Jo Ohhh [laughter] So how did you let your family know that this was happening?
Pamela Alison, um, her grandmother had a telephone. Alison, the only telephone in Wongawilli was at her parent’s home at the manager’s – see she lived in the manager’s cottage, and that was the only phone. So she rang her Dad and Tommy Payton had to walk all the way down in this pouring rain to Mum and Dad and let Mum and Dad know where I was.
Jo Do you think this is why your father didn’t want you to go, because he knew that there could be travel problems?
Pamela Oh, probably, probably. But anyway…
Jo Oh wow. Do you remember very many times when the rain, the amount of rain in Dapto, ah, disturbed things, like…?
Pamela Not in Wongawilli.
Jo Not in Wongawilli?
Pamela You know, Council’s trying to tell us at the moment that we have this massive, that we’re flood-prone, which is absolutely pathetic. Um, it’s not so, it’s definitely not so. Um, I know I’m getting on my, my, um, hobby horse, but my family’s been there since 1927 and it’s never flooded in since 1927. That’s not too far off 1 in 100. But anyway, in Dapto yes. Reed Park Bridge always went over, and I can remember my Mum telling me about all of Reed Park. Those houses on the other side of, of Reed Park, um, they on – the ones immediately on the southern side, when they started to build them, Mum’s saying, “Oh, you know they’re going to get flooded, they’re going to get flooded!” Um, because the water regularly used to come up over the Railway Line. Burringbar Street down there was just flooded all the time. Um, um, friends and relations lived down there, and, ah, they couldn’t get in and out. You had to have a boat to get across, to, to, come from the end of… They had two houses at the end of Bong Bong Street, and they had to come out onto the, um, to Bong Bong Road, you know, it’s the only way you could get across was if you had a boat or something.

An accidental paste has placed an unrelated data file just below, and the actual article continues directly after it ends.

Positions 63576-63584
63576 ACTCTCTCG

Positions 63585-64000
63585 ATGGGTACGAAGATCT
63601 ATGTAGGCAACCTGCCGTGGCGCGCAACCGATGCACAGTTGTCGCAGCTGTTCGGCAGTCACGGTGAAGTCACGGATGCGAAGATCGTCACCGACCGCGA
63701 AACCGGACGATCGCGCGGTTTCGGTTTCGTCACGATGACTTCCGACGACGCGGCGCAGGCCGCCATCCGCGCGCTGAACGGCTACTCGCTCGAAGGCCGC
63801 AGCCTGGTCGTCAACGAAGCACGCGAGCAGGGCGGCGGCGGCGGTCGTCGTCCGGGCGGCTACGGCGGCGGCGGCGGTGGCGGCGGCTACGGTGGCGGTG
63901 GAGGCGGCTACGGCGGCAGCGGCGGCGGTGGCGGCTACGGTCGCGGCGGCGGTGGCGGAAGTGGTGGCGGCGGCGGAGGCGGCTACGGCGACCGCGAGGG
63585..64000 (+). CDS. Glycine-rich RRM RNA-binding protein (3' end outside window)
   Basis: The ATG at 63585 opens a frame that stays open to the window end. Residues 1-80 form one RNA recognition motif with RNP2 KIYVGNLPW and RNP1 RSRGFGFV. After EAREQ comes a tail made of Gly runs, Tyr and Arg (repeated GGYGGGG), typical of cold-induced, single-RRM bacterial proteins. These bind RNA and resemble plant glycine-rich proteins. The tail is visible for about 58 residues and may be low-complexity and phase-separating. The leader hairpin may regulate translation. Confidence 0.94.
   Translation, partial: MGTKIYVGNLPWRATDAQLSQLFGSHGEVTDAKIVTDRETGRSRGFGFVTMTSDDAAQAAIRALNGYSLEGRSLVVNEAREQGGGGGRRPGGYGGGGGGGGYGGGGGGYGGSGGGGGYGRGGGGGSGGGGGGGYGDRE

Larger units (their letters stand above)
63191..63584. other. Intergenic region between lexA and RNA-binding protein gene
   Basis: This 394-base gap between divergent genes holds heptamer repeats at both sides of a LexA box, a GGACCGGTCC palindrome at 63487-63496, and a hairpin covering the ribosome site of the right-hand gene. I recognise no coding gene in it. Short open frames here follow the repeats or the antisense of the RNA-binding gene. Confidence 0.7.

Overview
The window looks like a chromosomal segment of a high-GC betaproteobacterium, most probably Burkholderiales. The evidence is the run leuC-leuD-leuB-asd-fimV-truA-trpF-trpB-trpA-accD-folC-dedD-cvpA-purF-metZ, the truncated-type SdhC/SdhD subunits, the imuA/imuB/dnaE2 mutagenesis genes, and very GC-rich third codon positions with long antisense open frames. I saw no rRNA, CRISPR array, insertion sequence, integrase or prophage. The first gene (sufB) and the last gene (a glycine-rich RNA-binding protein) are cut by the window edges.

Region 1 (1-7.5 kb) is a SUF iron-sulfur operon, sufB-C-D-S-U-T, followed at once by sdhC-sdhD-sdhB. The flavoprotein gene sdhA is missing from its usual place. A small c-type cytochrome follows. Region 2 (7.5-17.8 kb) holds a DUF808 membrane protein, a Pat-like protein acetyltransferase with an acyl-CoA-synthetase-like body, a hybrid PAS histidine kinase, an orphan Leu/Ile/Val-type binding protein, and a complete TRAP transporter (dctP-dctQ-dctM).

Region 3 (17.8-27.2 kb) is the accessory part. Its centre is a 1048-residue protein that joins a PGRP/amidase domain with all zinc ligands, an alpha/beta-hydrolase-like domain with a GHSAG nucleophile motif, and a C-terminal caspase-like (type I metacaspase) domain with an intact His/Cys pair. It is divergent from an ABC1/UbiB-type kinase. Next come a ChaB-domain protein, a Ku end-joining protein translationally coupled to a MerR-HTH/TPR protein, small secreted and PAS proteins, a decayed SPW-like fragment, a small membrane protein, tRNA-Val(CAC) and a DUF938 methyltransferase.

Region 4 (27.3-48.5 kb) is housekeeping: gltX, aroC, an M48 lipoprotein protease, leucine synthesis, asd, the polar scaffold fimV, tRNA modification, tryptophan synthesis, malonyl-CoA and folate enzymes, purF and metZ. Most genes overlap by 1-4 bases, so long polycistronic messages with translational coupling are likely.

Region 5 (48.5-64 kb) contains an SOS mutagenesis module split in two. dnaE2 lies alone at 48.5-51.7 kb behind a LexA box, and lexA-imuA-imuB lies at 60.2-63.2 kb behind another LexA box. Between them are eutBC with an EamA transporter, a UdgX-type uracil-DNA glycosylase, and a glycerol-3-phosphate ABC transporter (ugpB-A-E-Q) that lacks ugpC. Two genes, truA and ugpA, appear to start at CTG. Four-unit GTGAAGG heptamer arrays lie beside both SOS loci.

Jo So were you ever trapped in Wongawilli? Say it wasn’t flood itself but the surrounding area was flooded, so you couldn’t…
Pamela Oh, yes, yeah, but not Wonga. When we were at high school, ah, if it was raining – here we go again – we had to ride our bikes from Wongawilli to Dapto to catch the train, as my father had done before. We left our bikes at the gatehouse for the railway, gatehouse at the gates, and we caught the bus. And always again, you had your shoes and socks in your bag, and put shoes and socks on. You’d walk from Wollongong Station up to the, to the school in, um, where the primary school is in Wollongong now, which was the old Home Science school for me, the high school was further up. Um and you put your shoes and socks on at school. But when in flood times, and when the creeks looked like flooding, like the bridges and, it wasn’t only us, it was people in Unanderra and everywhere – ah, someone would ring the school. It would go round, a note would be sent around the school, and we’d all be sent home.